There are currently no fungicides registered for use on cotton for control of Alternaria leaf spot in Arizona. In other cotton growing regions of the world where disease is a problem and causes yield losses, fungicides such as maneb, mancozeb, difenoconazole and tebuconazole are used as protectant sprays (Shtienberg, 1991, 1992). Fungicides may be applied as often as every ten days to two weeks and initiated before flowering. Because of the restricted occurrence ofAlternaria leaf spot in the United States, especially in the Southwest, it is unlikely that new fungicide labels will be forthcoming for disease control. Therefore, it is important to determine the efficacy of foliar treatments that have current labels on cotton for the control of Alternaria leaf spot.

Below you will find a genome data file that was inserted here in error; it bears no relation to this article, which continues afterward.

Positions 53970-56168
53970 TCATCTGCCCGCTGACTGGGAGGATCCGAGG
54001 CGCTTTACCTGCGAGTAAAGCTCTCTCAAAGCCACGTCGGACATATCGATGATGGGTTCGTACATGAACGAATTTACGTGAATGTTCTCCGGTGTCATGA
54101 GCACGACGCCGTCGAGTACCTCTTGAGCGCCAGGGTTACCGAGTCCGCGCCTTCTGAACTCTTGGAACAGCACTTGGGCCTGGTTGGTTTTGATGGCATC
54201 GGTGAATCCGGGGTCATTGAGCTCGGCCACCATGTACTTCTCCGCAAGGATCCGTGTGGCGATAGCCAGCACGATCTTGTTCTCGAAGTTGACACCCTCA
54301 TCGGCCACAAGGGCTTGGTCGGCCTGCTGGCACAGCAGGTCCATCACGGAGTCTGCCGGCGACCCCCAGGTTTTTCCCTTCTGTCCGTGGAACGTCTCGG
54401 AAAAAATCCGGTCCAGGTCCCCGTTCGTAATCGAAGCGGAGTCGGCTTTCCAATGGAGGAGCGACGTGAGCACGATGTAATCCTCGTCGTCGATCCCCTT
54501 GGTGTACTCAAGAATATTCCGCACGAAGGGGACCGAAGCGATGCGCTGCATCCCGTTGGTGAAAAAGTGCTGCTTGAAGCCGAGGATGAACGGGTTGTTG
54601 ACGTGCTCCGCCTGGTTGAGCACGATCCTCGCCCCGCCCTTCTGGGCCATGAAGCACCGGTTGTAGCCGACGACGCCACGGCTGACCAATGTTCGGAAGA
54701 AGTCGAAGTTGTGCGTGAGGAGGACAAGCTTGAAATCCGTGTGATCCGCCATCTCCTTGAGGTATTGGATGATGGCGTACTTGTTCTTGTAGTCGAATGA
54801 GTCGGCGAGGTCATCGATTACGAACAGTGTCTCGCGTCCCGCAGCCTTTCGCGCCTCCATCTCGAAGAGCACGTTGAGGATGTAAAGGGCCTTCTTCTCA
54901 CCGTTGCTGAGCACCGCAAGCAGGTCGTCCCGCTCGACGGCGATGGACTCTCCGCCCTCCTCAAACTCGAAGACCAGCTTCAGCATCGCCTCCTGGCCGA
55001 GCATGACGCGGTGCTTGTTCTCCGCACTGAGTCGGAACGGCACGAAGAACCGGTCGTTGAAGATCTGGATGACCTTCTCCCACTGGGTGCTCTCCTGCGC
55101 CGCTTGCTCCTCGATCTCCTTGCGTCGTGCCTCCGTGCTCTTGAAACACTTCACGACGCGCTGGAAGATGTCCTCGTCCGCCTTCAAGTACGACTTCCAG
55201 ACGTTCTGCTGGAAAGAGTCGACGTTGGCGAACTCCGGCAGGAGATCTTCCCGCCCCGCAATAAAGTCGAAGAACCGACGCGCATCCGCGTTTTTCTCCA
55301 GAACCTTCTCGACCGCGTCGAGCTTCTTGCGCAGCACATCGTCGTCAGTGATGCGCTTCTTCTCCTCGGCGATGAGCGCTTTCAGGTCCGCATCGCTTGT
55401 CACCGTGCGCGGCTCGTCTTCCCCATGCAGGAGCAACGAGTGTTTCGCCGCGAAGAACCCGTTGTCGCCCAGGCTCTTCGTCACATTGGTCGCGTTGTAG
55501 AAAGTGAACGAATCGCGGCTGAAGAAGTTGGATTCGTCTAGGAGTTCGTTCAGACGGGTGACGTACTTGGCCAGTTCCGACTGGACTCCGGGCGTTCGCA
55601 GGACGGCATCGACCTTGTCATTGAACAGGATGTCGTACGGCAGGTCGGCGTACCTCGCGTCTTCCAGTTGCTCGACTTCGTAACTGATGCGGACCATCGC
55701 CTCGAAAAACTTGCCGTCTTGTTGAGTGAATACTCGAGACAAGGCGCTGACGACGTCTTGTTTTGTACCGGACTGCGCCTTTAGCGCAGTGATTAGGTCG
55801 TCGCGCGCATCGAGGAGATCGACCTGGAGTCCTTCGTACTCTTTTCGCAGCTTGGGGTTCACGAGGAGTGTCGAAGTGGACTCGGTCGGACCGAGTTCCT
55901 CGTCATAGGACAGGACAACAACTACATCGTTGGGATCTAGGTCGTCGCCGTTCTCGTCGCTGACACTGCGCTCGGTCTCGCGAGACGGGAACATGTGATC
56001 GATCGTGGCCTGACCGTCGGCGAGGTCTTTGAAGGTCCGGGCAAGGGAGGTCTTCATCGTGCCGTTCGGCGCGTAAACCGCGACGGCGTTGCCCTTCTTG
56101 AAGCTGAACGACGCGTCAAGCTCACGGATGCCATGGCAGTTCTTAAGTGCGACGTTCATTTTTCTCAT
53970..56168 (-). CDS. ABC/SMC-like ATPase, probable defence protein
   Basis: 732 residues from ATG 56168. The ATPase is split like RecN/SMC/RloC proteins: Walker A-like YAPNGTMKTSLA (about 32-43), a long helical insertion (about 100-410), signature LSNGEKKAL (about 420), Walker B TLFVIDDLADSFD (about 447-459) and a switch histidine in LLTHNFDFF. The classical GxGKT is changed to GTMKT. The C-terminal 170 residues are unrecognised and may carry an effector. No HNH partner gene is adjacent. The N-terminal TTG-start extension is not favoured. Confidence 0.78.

The objectives of this study were to (1) determine if preventive sprays of candidate foliar treatments would reduce disease incidence significantly; (2) demonstrate varietal susceptibility of Pima cotton to Alternaria leaf spot; (3) determine the effect of disease on yield; and (4) generate data for effective foliar treatments that would lead to a label for use on cotton for control of Alternaria leaf spot of cotton.

Materials and Methods

This study was conducted at the University of Arizona Safford Agricultural Center. Six varieties of Pima cotton were planted according to standard practices in 4 row plots 15 m long with 3 replications in a randomized block design. Varieties were OA 361, UA 4, OA 312, OA 325, S6 and S7. Varieties S6 and S7 are currently available for commercial use and are planted in the Safford Valley; varieties OA 361, OA 312 and OA 325 are short season varieties developed by Olvey and Associates and are well suited to the Safford Valley; UA 4 is a short season variety developed by the University of Arizona Pima Breeding group.